“The wife does not have authority over her own body but yields it to her husband. In the same way, the husband does not have authority over his own body but yields it to his wife. Do not deprive each other except perhaps by mutual consent and for a time, so that you may devote yourselves to prayer. Then come together again so that Satan will not tempt you because of your lack of self-control.”-1st Corinthians 7:4-5

Looks like Paul is talking about mutuality there…… 😉

MLK Jr.'s Poor People's Campaign and Occupy Wall Street #OWS

This coming Sunday will mark the official dedication of the Martin Luther King Jr. Memorial. While inclement weather ruined the first day originally scheduled in August, Sunday’s ceremony will come in the midst of a stormy political climate, I would say, that shares in part with the non-violent spirit of MLK Jr.’s Poor People’s Campaign. Before I was invested in the intersection of theology and economics, I was a teaching assistant for a course on the Economics of MLK Jr. in seminary. Although I was not a registered student in the class, I still joined in the conversation with the professor and my peers by doing the weekly readings.

As I remain ever self-critical of my own theological and political commitments, I will have to say I have come back to reading a little bit of MLK Jr.’s works. He is more than just that one speech you play during the MLK Jr. Holiday. His writing style, his interpretation of Scripture, and his sermons reflect influences of his Christian upbringing and his education. It is King Jr.’s assumption of a common narrative with his white neighbors that I believe differentiates his Poor People’s Campaign from the Occupy Wall Street movement. In what I consider to be a thorough orthodox and progressive interpretation of Paul’s Letter to the Americans Ephesians, MLK Jr. preached a sermon, assuring whites that Negroes were not out to get revenge or embarass them, but to remind U.S. American Christians of their religious heritage: “The Christian owes his ultimate allegiance to God, and if any earthly institution conflicts with God’s will it is your Christian duty to take a stand against it. You must never allow the transitory evanescent demands of man-made institutions to take precedence over the eternal demands of the Almighty God.” Another significant point that MLK Jr. makes is that it is not capitalism that is inherently evil, but that it is misused:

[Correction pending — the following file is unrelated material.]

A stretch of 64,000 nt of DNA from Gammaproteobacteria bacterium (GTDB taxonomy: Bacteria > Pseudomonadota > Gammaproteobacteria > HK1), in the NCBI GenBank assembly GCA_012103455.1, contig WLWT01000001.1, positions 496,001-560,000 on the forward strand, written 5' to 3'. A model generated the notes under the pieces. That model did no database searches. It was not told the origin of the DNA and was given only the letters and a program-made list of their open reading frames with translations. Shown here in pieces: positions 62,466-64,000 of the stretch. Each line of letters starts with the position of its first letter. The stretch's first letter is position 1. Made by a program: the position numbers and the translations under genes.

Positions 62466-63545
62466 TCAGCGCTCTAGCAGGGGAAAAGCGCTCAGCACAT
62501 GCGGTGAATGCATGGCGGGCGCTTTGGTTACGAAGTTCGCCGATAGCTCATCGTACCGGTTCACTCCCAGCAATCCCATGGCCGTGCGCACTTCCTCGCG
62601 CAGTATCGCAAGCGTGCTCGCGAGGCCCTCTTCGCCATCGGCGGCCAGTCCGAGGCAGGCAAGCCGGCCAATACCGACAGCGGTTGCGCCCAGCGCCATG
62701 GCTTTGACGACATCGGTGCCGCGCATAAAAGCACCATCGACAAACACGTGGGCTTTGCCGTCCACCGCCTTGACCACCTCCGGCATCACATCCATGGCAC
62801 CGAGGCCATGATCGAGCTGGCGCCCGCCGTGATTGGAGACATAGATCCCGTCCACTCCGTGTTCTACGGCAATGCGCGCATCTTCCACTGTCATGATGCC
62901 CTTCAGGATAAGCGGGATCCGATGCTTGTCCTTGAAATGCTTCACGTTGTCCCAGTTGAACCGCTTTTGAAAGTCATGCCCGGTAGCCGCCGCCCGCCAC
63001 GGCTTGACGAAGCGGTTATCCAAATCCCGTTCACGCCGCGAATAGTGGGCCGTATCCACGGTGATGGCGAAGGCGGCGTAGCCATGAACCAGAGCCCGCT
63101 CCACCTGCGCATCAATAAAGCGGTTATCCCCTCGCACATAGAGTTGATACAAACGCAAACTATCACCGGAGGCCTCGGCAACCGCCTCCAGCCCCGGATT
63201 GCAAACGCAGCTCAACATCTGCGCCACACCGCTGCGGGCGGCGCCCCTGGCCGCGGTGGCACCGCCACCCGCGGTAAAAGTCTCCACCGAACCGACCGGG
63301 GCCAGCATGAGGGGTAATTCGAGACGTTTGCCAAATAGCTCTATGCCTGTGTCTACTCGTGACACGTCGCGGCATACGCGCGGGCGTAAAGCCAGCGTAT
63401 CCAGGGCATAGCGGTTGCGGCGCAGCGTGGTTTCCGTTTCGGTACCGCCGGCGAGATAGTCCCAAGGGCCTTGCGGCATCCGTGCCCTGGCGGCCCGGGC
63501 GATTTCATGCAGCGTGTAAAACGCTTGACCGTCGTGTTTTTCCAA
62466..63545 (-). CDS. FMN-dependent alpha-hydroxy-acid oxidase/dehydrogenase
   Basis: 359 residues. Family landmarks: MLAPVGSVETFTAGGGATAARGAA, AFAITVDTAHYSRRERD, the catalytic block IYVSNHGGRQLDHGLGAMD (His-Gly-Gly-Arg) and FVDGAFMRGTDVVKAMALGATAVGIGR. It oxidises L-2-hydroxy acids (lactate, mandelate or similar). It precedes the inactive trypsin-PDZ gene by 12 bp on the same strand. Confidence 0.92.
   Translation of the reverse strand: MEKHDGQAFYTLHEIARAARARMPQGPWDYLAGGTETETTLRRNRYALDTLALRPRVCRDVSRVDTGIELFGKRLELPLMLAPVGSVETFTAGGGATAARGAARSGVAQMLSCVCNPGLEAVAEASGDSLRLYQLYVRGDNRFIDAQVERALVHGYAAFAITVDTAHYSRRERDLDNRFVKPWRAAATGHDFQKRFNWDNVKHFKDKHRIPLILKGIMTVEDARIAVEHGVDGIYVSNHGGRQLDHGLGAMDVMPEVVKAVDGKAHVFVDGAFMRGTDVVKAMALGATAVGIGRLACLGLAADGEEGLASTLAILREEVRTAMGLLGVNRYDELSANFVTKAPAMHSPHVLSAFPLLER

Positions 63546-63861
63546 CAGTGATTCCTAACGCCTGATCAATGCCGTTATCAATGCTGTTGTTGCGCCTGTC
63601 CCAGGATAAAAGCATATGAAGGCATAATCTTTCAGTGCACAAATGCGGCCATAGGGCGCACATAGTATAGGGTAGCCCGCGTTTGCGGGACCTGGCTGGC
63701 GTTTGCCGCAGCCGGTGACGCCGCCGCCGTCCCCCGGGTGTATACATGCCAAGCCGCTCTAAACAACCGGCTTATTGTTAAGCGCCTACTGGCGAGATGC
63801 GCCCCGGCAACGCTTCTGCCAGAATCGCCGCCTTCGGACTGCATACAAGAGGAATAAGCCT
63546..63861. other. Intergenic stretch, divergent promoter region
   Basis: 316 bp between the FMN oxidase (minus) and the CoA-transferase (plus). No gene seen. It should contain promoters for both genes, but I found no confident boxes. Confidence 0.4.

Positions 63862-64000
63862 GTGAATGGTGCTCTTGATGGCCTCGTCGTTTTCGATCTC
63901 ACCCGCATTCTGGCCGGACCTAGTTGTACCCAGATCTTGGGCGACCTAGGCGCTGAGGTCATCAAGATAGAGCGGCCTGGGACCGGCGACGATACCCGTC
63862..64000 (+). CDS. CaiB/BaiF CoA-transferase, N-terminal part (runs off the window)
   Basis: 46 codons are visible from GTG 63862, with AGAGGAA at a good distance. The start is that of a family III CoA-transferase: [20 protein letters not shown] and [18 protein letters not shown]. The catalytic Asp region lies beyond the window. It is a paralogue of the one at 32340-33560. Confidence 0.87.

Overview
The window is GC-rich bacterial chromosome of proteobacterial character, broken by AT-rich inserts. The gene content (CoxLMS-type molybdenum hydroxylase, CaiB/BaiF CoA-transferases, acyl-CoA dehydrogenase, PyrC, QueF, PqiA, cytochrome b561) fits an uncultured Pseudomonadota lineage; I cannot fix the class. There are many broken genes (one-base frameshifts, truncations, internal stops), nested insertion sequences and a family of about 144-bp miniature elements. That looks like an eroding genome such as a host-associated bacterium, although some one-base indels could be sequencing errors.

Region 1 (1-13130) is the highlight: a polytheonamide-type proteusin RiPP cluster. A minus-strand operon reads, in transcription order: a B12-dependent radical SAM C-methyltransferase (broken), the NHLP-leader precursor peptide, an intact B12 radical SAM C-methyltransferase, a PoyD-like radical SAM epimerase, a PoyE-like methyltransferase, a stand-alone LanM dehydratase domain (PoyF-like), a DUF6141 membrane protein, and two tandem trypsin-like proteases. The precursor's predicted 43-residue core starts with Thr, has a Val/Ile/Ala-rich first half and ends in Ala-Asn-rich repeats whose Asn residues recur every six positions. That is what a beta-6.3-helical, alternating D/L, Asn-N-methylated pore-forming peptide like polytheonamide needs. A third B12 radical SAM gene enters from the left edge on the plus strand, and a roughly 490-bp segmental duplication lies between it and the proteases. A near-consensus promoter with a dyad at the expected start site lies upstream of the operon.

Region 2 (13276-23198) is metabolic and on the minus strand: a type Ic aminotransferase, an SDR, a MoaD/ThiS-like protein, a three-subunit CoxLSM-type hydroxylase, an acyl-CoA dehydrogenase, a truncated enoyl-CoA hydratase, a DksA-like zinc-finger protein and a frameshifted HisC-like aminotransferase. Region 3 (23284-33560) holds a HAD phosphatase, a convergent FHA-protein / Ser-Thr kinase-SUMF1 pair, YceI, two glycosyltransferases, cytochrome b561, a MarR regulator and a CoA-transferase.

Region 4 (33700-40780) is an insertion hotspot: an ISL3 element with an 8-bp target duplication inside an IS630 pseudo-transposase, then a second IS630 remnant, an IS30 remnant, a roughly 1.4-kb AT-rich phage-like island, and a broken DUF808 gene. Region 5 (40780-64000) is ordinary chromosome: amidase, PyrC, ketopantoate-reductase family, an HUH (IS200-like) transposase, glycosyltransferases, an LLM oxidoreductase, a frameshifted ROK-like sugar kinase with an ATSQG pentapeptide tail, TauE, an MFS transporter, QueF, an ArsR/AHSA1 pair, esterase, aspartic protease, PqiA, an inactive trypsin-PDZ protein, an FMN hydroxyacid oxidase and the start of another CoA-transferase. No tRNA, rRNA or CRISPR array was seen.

“All of this is marvelous. But Americans, there is the danger that you will misuse your Capitalism. I still contend that money can be the root of all evil. It can cause one to live a life of gross materialism. I am afraid that many among you are more concerned about making a living than making a life. You are prone to judge the success of your profession by the index of your salary and the size of the wheel base on your automobile, rather than the quality of your service to humanity.